SENATOR SKELOS ANNOUNCES PASSAGE OF IN-SCHOOL CPR TRAINING BILL
Measure Requires High Schools to Include CPR Education
New York State Senator Dean G. Skelos (R, Rockville Centre) today announced the passage of a bill (S2491A) that would help educate students about basic Cardiopulmonary Resuscitation (CPR) skills. Adding CPR training as part of a high school student's health curriculum would increase awareness of important life-saving techniques and could ultimately save lives.
“Our schools prepare children to succeed in all aspects of their lives,” Senator Skelos said. “Enabling students to learn a life-saving skill while in school would provide an easy and convenient way for them to complement their education and benefit our entire community.”
Sudden cardiac arrest can happen to anyone at any time. About 5,920 children 18 years old and under suffer out-of-hospital cardiac arrest each year from all causes - including trauma, cardiovascular causes and sudden infant death syndrome. EMS treats nearly 300,000 victims of out-of-hospital cardiac arrest each year in the U.S. Unfortunately, less than eight percent of people who suffer cardiac arrest outside the hospital survive to make it home from the hospital. Effective bystander CPR, provided immediately after sudden cardiac arrest, can double or triple a victim’s chance of survival.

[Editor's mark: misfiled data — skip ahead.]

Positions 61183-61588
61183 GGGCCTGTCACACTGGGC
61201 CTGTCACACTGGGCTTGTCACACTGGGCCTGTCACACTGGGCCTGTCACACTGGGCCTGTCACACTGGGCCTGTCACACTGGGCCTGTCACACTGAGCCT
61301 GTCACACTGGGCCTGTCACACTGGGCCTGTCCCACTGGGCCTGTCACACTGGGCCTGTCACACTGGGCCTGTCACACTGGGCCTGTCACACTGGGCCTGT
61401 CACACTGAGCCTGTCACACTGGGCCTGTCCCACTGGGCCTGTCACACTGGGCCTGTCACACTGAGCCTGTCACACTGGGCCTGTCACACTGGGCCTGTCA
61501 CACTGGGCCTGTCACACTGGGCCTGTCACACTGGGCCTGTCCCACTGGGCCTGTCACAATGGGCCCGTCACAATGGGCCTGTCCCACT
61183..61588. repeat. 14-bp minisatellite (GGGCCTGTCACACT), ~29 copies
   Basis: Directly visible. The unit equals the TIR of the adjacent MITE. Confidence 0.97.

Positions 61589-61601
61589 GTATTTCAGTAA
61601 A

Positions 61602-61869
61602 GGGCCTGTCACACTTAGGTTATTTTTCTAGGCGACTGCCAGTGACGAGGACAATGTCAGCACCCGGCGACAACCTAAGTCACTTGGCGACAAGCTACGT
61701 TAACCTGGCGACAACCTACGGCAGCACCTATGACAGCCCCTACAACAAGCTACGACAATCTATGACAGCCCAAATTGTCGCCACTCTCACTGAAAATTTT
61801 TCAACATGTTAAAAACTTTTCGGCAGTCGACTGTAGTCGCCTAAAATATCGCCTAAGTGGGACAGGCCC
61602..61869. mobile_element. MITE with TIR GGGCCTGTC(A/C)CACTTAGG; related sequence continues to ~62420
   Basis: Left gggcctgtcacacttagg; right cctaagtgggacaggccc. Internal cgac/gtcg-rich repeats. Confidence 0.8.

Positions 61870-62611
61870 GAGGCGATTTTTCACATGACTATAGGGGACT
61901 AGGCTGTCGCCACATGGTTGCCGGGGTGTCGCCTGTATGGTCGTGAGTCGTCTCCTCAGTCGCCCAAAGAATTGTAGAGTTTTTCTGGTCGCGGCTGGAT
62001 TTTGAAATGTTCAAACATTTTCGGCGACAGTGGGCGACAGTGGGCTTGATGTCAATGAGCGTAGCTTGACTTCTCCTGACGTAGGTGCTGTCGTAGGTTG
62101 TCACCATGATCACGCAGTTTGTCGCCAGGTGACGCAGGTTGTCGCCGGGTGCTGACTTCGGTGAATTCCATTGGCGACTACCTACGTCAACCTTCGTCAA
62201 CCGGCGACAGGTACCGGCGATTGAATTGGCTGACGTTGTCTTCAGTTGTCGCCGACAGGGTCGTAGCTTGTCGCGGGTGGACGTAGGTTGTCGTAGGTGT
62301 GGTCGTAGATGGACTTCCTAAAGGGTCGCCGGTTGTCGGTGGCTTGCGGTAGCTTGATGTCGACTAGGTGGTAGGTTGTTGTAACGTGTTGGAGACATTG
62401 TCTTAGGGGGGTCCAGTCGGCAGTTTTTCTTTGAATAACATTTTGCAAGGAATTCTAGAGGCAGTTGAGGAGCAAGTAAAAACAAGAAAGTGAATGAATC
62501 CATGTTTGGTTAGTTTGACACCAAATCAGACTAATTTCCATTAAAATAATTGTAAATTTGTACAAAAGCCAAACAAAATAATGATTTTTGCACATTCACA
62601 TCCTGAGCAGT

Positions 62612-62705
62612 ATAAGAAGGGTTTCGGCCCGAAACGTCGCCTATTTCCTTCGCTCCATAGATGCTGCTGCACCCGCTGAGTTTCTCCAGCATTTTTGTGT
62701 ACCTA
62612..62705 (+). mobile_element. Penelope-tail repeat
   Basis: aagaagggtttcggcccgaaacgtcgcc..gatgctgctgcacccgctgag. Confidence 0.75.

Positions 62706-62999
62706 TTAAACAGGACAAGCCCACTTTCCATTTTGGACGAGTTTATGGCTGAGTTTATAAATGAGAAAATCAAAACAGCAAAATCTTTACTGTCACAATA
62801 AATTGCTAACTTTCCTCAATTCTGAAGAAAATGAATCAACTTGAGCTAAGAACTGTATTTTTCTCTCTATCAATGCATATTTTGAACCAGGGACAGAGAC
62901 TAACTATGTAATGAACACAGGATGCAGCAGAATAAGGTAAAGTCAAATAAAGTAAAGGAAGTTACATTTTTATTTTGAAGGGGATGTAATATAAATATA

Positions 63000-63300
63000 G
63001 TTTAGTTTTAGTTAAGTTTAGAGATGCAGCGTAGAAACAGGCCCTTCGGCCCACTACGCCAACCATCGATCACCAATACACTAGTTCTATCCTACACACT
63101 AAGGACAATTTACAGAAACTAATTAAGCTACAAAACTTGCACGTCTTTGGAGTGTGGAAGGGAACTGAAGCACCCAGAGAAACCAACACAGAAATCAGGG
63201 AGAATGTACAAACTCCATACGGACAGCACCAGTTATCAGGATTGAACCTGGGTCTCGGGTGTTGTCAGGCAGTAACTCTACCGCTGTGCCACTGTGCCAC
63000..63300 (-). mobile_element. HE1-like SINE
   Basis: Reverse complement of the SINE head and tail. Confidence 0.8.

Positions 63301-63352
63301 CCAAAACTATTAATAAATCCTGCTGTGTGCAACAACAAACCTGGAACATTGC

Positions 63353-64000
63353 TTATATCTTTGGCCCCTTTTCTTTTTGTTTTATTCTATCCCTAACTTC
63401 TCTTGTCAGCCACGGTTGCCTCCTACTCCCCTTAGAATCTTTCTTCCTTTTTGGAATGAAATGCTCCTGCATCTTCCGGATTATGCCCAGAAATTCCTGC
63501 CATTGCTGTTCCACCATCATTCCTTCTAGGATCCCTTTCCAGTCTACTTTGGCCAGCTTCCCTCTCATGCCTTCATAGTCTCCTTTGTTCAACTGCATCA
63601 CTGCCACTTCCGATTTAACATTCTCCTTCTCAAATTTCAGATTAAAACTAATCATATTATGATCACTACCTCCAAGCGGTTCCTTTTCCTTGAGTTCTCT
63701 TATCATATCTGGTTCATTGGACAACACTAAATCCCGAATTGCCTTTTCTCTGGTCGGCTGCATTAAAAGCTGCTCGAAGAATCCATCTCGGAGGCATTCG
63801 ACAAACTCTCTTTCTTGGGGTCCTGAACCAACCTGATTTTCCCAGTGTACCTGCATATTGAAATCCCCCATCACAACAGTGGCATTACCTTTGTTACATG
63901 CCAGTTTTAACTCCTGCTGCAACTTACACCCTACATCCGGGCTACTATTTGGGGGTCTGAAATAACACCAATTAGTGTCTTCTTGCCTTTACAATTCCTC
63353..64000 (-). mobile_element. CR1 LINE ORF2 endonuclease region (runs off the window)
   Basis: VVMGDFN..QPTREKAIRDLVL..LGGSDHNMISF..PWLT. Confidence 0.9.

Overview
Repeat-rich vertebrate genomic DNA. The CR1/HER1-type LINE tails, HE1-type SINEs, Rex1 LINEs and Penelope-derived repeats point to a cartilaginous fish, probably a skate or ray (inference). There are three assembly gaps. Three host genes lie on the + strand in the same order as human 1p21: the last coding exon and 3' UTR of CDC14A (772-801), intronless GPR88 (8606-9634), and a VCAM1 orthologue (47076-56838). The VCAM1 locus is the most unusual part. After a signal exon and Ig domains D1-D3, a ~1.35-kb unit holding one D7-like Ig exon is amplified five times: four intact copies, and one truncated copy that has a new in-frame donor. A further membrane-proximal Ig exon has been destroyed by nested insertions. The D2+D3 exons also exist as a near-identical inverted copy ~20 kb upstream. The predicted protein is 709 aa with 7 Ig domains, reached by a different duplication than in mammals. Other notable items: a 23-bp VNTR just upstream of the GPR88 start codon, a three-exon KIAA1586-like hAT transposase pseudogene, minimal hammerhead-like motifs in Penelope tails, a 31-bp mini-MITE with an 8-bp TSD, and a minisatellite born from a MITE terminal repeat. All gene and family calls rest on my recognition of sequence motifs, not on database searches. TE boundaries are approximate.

The American Heart Association recommends that hands-on CPR training be a requirement for graduation. Several studies have demonstrated that trainees, including school children, can achieve acceptable levels of skills proficiency in adult CPR in 30 minutes or less.
The American Heart Association's 2010 revised CPR guidelines make it even easier for more people to perform CPR. A greater emphasis is now placed on the simplest step – chest compressions. And hands-Only CPR is easier for a bystander to perform and survival rates are similar to that of conventional CPR (with both compressions and breaths).
This legislation does not require all students to become certified in CPR just to learn the basic skills - thereby making learning CPR easy and affordable. The bill would also ensure that all lessons meet the established standards of professional organizations such as the American Heart Association and the American Red Cross.
The bill has been sent to the Assembly.